The Advocate. June 14, 2021.
Editorial: Martha White earned her place in civil rights history
The world knows Rosa Parks’ name and her story, and rightfully so.
Yet the late civil rights icon was part of a generation of Black people across the South who stood up to Jim Crow discrimination — or in their cases, bravely sat down — and in the process changed the world for the better. They were regular folks who fought the good fight, and what they accomplished was extraordinary.
Martha White, who died last week at the age of 99, was a charter member of this esteemed club. Two years before Parks famously refused to give up her seat on a Montgomery, Alabama bus, White, a housekeeper who walked miles to her bus stop in the summer swelter only to find that there were no available seats open to Black passengers, made Baton Rouge history by sitting in a Whites-only seat and refusing to give it up.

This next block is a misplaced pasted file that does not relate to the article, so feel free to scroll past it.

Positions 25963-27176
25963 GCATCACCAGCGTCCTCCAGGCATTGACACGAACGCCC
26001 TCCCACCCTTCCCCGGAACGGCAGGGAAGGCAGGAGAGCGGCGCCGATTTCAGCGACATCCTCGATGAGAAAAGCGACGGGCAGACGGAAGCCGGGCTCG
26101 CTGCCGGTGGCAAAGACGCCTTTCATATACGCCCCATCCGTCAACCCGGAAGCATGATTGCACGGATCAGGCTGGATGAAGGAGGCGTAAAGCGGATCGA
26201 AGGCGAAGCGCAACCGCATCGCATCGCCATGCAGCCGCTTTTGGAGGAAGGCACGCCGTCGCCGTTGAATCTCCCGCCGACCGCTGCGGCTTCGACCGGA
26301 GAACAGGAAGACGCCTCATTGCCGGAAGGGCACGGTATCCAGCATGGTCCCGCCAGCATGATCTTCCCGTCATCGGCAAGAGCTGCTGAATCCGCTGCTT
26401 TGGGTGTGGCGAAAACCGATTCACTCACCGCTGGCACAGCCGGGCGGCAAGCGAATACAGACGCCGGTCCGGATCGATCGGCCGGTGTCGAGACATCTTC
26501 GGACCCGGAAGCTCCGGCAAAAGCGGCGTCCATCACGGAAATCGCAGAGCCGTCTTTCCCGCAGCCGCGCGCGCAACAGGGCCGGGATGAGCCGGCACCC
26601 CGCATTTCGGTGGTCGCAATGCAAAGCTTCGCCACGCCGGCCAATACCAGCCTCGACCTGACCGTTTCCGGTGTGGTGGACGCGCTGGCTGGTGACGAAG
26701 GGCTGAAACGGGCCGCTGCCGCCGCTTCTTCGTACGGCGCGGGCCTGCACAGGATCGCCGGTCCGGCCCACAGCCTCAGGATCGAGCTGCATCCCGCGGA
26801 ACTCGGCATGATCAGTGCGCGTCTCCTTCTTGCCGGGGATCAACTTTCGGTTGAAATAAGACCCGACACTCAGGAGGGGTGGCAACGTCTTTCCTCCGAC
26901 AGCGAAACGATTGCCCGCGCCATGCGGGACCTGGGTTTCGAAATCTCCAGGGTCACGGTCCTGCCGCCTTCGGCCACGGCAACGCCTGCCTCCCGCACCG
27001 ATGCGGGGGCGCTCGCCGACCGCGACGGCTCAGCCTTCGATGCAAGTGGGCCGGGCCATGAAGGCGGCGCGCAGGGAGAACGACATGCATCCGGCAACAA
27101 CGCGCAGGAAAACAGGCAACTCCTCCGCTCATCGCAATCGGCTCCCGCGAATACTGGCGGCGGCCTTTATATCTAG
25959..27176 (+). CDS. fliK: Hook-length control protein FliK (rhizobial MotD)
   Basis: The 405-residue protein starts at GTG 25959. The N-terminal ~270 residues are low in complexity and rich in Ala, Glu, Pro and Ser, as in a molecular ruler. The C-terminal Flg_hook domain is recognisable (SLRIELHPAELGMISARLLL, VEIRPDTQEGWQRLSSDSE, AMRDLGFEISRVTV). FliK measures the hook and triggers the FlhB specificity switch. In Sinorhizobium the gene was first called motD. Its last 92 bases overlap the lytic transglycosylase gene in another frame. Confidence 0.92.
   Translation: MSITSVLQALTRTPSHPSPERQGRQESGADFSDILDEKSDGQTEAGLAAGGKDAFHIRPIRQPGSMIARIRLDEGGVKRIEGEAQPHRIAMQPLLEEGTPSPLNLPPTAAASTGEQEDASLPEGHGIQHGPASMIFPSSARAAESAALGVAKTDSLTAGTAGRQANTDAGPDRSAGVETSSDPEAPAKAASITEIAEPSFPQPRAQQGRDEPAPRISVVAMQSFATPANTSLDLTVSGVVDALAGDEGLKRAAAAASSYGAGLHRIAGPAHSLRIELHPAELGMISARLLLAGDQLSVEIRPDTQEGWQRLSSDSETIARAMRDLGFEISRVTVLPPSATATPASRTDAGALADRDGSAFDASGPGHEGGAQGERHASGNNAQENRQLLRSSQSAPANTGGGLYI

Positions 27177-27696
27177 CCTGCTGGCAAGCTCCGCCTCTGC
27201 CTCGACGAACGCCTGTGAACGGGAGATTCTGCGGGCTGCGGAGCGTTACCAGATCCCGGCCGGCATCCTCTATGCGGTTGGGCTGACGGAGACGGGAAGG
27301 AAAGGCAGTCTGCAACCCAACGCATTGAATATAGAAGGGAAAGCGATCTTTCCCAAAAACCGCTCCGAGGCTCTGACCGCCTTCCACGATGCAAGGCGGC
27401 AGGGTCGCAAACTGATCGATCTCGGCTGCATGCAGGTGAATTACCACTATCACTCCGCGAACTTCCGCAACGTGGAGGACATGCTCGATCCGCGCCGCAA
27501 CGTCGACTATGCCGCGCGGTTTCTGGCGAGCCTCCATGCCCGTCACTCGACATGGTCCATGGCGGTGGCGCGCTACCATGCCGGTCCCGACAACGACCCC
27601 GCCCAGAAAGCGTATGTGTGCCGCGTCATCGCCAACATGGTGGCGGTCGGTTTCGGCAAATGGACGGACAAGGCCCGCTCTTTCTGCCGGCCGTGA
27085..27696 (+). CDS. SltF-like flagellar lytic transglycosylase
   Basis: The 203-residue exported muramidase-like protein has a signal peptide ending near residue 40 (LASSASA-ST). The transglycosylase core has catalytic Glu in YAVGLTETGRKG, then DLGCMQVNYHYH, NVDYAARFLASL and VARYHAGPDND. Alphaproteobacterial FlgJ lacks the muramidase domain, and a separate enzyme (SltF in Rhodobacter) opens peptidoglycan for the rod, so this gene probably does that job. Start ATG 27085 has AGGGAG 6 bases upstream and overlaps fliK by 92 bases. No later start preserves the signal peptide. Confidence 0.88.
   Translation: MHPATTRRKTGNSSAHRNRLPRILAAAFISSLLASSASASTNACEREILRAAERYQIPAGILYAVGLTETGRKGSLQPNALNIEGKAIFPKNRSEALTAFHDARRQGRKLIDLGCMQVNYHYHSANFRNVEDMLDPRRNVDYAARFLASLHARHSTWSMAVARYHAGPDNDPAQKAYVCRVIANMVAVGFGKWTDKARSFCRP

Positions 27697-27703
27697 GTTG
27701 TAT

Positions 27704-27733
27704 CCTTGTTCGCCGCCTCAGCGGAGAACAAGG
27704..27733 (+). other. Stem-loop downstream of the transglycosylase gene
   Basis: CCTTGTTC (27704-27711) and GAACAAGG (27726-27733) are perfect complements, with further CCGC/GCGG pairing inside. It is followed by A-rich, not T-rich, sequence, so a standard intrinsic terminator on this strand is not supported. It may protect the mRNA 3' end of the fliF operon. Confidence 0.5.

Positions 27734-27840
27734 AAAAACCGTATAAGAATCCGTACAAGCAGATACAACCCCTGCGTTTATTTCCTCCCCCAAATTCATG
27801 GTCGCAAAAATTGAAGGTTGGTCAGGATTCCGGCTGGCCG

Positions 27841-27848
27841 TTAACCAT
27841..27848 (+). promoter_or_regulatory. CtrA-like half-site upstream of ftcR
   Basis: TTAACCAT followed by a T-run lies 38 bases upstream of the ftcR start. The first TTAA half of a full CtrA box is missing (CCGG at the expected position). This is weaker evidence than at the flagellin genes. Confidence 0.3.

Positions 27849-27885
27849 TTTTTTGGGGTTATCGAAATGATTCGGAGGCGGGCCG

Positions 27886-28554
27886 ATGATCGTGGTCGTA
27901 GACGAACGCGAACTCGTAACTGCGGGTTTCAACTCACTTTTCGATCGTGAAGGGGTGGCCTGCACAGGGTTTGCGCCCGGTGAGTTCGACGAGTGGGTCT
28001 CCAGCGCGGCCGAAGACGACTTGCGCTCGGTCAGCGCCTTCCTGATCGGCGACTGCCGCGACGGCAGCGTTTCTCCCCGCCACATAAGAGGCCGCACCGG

The bus driver threatened White and another Black woman who’d joined her with arrest, in violation of a recently passed desegregation ordinance.
Bus drivers struck, and Black residents who made up 80% of the system’s ridership boycotted and organized their own rides. Eight days later, civil rights activist T.J. Jemison negotiated with the city to provide better seating arrangements for Black riders.
And activists in other places, including Montgomery, took note.
Nearly seven decades after that fateful 1953 day, White was memorialized in the city she continued to call home, where she never stopped speaking out for social justice.
White’s “fearlessness and bold action was instrumental in launching the Baton Rouge Bus Boycott,” said Mayor-President Sharon Weston Broome. “Martha White undoubtedly shaped our community in Baton Rouge, and communities across our nation.”
She did indeed.